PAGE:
I Take a Walk with Dinosaurs in London’s Own Jurassic Park

No matter what way you look at them dinosaurs are pretty cool. Let’s face it what isn’t to like about things that are big and dangerous, but have been dead for so long that they could never have eaten you or any of your family!



What I find even more fascinating is how science has tried to make sense of these creatures since their discovery only 200 or so years ago. It was relatively easy to reconstruct the marine reptiles that Mary Anning first excavated in Lyme Regis.

Crystal Palace's Marine reptiles

Crystal Palace’s Marine reptiles

The sediments of the early ocean had preserved complete skeletons of the creatures and in some deposits in Germany even the outline of the animals’s bodies, but it was more problematic with the fragmentary remains of the first terrestrial dinosaurs that were found in the UK. All the early palaeontologists had to go on were the skeletal plans of existing reptiles like crocodiles and monitors, so the early reconstructions were of creatures that scuttled through the undergrowth on splayed legs, dragging their bellies along the ground.

Got any fish? Icthyosaur -Crystal Palace

Got any fish? ichthyosaur Crystal Palace

By the mid 19th century Richard Owen (the man who invented the name dinosaur) had worked out from the thighbones of creatures like Iguanodon and Megalosaurus, that they actually stood upright on straight legs like an elephant or a rhino. These new-found ideas about what these creatures looked like really fired the public’s imagination. So much so that when the Crystal Palace Company decided to relocate the 1851 Great Exhibition buildings from Kensington to Sydenham Hill, they hired the sculptor Benjamin Waterhouse Hawkins to populate one of the ornamental lakes with replicas of these prehistoric creatures.

Pterodactyl - Crystal Palace

Pterodactyl – Crystal Palace

Waterhouse worked with Richard Owen to ensure that when his models were finally unveiled in 1854 they were as accurate as possible, although compared to the more graceful creatures that we know these animals to have been now, some of Owen’s reconstructions still look like lumbering beasts.

The mighty Megalosaurus

The mighty Megalosaurus

And as for the horn on Iguanadon’s nose we now know it’s really a spiky thumb,

Iguanadons - Crystal Palace

Iguanodon – Crystal Palace

that might have been used to poke hie enemies in the eye.

In Jurassic Park Dr Alan Grant was rather alarmed when he discovered some of these,

Icthysaurus 5but I think that particular egg may have belonged to one of these present day descendents of the dinosaurs.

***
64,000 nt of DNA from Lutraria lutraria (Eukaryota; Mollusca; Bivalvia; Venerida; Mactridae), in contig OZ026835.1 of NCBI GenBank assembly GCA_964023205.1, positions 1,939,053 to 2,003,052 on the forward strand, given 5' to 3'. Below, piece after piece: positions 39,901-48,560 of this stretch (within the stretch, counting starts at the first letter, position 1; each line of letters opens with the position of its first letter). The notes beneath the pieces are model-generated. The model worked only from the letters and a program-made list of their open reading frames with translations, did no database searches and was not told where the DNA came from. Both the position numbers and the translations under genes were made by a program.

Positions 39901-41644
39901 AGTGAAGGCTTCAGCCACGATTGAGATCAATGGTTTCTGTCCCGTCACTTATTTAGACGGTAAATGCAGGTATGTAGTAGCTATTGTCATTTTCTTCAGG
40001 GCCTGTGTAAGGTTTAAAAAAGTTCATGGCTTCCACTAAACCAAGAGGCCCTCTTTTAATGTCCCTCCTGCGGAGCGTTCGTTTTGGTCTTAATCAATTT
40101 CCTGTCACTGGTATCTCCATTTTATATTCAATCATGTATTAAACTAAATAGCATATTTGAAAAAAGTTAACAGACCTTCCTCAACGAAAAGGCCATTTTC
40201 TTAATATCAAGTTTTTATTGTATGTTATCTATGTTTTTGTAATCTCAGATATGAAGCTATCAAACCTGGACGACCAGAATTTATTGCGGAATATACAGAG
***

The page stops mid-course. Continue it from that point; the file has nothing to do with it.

Greylag goose - Crystal Palace

Greylag goose – Crystal Palace

Crystal Palace is easy to reach from central London with frequent London Overground services and mainline trains from London Bridge.

All aboard graphic at Crystal Palace Railway Station

All aboard graphic at Crystal Palace Railway Station

Just take a right into the park on exiting the station and follow the path past the athletics stadium to reach the lake.



4 thoughts on “I Take a Walk with Dinosaurs in London’s Own Jurassic Park

    • I probably made my first visit there around the same time, but I have been writing an article on the early dinosaur discoveries made in the UK (we found them and worked out what they were before any other nation) and I found the whole process of how the creatures were discovered and then reconstructed based upon the evidence people like Buckland, Mantell and Owen had, was just as interesting as the creature themselves and that piqued my curiosity to see them again, plus with the new London Overground links Crystal Palace is a lot easier to visit than it used to be, no need to go into town and come out again.

  1. I really should go while I still live in London. I find parks like this are always much better than I expect. At Drayton Manor in Birmingham they have a dinosaur trail for children, with plastic models, and even that’s a lot of fun.

    • Hi Jonny

      Having done the research on Owen and his ideas about what these animals looked like I had to go take another look at these creatures, it was quite fascinating to look into the mental process that put these things together, especially given the small amount of evidence these guys were working with. Almost as fascinating was the way in which tghey tried to make them fit their idea of how the universe worked. Owen from his anatomical studies came to the conclusion that God worked upon a central plan when designing animals. Given the fact that he was by many accounts a pretty nasty person to his rivals the drubbing he got from Huxley in the Oxford debates over evolution is that much the sweeter.

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